Trip Somers, Trainer/Scout/Developer
My pitching pedigree is nothing to brag on, having spanned an extremely modest 6.0 IP over 4 years as a relief pitcher at The University of Texas at Dallas. As a fringe player starved for playing time, I fruitlessly tried to unlock some kind of competitive advantage within myself.
I had no idea what I was doing. I turned to the internet and followed the rabbit hole. One guy said to long toss, another said don't. One guy said to lift weights, another said don't. The contradictions and explanations all added up to zero. It made no sense. I made no progress and barely played my senior year.
Six months later, I was coaching select ball and giving private lessons. I wanted to provide better instruction than I had ever received and kept working to make sense of it all. Meanwhile, I was giving pitching lessons, bad ones.
One day, I decided to make a concentrated effort to understand one of the more complicated and precise pieces on pitching that I had ever come across: Dr. Mike Marshall's Coaching Baseball Pitchers Book (online). Things started to make sense.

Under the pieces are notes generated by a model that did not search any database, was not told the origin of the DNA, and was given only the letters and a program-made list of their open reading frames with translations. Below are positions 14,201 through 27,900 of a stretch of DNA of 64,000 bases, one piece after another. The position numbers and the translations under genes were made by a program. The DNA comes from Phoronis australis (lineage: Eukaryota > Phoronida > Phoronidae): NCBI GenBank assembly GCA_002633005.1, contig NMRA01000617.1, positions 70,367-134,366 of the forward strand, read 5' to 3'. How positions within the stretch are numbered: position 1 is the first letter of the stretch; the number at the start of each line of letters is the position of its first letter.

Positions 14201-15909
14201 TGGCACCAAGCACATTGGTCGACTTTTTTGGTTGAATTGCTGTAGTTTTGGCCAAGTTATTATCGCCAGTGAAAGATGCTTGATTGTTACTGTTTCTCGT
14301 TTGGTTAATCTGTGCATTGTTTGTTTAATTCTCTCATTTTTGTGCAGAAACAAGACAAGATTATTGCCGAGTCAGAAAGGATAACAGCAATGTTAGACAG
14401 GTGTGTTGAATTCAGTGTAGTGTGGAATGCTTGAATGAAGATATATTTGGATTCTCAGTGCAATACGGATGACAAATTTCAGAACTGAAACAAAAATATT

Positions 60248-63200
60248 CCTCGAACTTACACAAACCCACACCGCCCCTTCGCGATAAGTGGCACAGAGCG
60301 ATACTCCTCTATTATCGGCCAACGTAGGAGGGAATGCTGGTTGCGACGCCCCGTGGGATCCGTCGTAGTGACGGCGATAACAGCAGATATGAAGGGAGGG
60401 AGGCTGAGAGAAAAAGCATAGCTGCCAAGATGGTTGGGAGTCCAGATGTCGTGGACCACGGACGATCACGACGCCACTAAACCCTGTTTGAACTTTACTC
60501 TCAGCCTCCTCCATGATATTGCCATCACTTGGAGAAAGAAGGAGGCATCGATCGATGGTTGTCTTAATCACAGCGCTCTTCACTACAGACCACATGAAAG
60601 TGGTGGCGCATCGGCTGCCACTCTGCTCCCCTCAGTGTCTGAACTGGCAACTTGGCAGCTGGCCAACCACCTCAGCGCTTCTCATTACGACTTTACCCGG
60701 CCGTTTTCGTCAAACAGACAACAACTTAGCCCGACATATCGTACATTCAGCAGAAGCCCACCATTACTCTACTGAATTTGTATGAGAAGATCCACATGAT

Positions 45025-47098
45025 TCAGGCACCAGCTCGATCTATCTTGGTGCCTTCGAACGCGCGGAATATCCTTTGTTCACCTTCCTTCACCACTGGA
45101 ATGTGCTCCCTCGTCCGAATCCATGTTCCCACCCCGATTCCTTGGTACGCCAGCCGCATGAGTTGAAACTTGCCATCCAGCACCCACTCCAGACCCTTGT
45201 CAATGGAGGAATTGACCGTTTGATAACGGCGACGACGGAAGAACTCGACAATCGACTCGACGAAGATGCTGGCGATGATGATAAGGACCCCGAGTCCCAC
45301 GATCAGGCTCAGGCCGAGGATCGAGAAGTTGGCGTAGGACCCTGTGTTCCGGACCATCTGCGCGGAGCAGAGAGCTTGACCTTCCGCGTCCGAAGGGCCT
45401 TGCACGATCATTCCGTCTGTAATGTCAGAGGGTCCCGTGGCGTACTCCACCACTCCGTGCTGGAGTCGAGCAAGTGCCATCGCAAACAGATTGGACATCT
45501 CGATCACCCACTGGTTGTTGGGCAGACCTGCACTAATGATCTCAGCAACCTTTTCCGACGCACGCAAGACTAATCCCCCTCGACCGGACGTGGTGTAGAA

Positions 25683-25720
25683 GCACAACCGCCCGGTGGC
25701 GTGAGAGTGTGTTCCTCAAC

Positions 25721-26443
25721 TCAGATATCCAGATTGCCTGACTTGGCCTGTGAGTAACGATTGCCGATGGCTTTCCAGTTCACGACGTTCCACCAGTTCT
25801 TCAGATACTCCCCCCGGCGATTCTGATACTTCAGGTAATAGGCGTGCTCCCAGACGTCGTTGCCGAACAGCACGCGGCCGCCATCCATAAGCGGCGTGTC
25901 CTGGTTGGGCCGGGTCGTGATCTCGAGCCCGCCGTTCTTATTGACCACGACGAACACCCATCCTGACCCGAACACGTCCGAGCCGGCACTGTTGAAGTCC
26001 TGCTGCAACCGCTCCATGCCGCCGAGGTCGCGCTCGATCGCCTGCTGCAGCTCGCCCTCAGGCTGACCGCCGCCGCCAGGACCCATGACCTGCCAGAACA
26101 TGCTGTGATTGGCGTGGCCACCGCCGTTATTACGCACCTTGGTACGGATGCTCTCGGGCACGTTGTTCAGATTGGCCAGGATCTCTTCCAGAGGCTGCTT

Around this same time, I came across Kyle Boddy's now-defunct SBNation Blog Driveline Mechanics. We were after the same answers and could speak each other's language. We were lucky to have been at the same point on our learning curves. Kyle, of course, went on to establish the highly successful Driveline Baseball, and I... thought it would be a good idea to try to get into medical school and become an orthopedic surgeon (more below).
After two years in select ball, I jumped at the chance to be the Frisco RoughRiders' first player development video intern. The position evolved a bit in each of the next two seasons, and I hoped it would eventually lead to a permanent position with the Texas Rangers.
Having previously earned a B.S. in Computer Science and an MBA from UTD, I returned to school to complete the biology prerequisites for medical school. Around applications time, that plan came to a screeching halt when the Tampa Bay Rays reached out to me with a scouting job thanks to this very blog. To take the job, I would had to quit school and say farewell to the Rangers. I worked for the Rays for 6 years.
In the fall of 2015, I decided to start training pitchers again.
I am not an expert, but I like to think that I have plenty of useful experience, a lot of knowledge, and a bit of wisdom. I have dedicated myself to an approach of continued education and keeping an open mind in an effort to avoid taking anything for granted. As a result of this approach, my views on pitching and training are constantly evolving. It's not uncommon for new studies to change my perspective!
In my articles, I draw attention to my personal conclusions based on the research presented. I do not claim to be unbiased, but I do my best to separate my opinions from the facts. My conclusions should not be accepted as facts, and I strongly encourage you to read the research for yourself and draw your own conclusions.
[Last updated: February 15, 2017]